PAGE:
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  • 27-March-2019

    English

    Society at a Glance 2019 - OECD Social Indicators

    This report, the ninth edition of the biennial OECD overview of social indicators, addresses the growing demand for quantitative evidence on social well-being and its trends. This year’s edition presents 25 indicators, several of which are new, and includes data for 36 OECD member countries and, where available, key partners (Brazil, China, India, Indonesia, Russia and South Africa) and other G20 countries (Argentina and Saudi Arabia). The report features a special chapter on lesbian, gay, bisexual and transgender (LGBT) people: their numbers, how they fare in terms of economic outcomes and well-being, and what policies can improve LGBT inclusivity. It also includes a special section based on the 2018 OECD Risks That Matter Survey on people’s perceptions of social and economic risks and the extent to which they think governments address those risks. In addition, the report provides a guide to help readers in understanding the structure of OECD social indicators.
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  • 19-March-2019

    English

    Society at a Glance: Asia/Pacific 2019

    This is the fourth edition of Society at a Glance Asia/Pacific, the OECD’s overview of social indicators for the region. The report addresses the growing demand for quantitative evidence on social well-being and its trends across countries in Asia and the Pacific.  Chapter 1 introduces this volume and provides readers with a guide to help them interpret OECD social indicators. Chapter 2 focuses on issues around extending coverage and the future of social protection in Asia and the Pacific. Already, there are many workers in Asia and the Pacific whose job does not entitle them to social and health supports. Digitalisation and changes in the nature of work may lead to further job-loss, but also increase economic labour market and economic inequalities between high- and low-skilled workers; workers with and without access to social benefits. These rising inequalities will further challenge social policy development in its quest to get support to those who need it most. The chapter includes some country programme examples to illustrate possible policy responses. Chapter 3 to 7 each present five indicators on general context, self-sufficiency, equity, health and social cohesion.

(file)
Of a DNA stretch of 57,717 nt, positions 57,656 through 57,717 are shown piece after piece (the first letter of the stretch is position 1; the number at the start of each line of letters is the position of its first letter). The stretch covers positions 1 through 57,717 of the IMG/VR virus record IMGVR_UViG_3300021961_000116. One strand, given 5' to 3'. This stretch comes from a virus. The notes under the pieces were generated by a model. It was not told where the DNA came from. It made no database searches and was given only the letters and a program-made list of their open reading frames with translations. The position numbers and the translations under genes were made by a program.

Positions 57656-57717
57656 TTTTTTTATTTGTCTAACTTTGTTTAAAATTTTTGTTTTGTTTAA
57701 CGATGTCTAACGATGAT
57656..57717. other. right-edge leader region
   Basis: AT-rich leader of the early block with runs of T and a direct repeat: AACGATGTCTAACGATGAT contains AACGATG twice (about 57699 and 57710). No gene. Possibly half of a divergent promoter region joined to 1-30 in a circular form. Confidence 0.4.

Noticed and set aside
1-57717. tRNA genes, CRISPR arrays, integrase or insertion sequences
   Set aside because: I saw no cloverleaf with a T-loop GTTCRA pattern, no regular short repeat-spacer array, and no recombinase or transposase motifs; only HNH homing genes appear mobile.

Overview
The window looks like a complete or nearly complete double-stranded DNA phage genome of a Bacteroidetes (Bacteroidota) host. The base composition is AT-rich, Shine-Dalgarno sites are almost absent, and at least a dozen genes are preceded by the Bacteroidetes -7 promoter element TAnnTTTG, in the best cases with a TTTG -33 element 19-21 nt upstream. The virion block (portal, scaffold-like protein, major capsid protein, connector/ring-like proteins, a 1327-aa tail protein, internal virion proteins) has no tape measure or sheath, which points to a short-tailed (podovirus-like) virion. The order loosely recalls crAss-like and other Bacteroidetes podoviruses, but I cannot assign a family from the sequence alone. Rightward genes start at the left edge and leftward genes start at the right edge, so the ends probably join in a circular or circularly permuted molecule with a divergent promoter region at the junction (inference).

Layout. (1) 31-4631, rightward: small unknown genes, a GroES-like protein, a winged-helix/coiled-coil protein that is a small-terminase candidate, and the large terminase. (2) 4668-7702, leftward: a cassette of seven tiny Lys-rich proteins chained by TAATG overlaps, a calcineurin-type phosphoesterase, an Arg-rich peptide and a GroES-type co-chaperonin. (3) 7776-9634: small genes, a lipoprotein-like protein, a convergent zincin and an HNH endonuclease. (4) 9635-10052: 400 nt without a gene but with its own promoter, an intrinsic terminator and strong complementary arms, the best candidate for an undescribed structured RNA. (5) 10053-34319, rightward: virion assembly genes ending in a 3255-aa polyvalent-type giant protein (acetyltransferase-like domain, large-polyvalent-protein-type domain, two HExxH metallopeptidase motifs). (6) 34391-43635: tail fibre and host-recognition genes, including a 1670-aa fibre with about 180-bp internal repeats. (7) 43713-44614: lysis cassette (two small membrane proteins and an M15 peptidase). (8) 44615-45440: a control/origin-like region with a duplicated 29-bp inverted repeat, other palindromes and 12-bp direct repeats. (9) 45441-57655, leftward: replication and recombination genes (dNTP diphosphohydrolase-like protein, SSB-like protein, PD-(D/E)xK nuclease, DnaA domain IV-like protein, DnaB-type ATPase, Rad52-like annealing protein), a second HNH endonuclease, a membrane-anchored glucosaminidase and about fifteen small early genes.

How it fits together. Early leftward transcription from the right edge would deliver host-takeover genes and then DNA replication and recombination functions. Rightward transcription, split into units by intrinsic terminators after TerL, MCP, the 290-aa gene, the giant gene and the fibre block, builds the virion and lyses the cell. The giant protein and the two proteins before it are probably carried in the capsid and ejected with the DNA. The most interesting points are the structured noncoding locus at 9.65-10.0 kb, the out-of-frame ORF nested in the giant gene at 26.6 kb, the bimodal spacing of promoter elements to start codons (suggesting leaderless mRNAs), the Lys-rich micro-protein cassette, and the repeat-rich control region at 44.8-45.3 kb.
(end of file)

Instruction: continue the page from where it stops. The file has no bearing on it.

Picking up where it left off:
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  • 28-February-2019

    English

    Social Benefit Recipients Database (SOCR)

    The OECD’s Social Benefit Recipients Database (SOCR) presents comparable information on the number of people receiving cash benefits. SOCR includes data for the main income replacement programmes in the unemployment, social assistance, disability and old-age branches. It currently covers six years (2007-2012) for most OECD and EU countries.

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  • 7-January-2019

    English

    OECD Policy Workshop on Enhancing Child Well-being, 16th January 2019

    A policy workshop held at the OECD headquarters on the 16th January 2019 consisting of four sessions of a panel discussions among key experts and civil society, to discuss how to make poverty reduction policies more effective and sustainable for the hardest to reach population groups and how best to meet the multiple needs of families.

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  • 3-December-2018

    English

    OECD/Korea Policy Centre – Health and Social Policy Programmes

    The OECD/Korea Policy Centre fosters the exchange of technical information and policy experiences relating to the Asia Pacific region in areas such as health statistics, pension reforms and social policy and expenditure.

  • 7-November-2018

    English

    The Future of Social Protection - What Works for Non-standard Workers?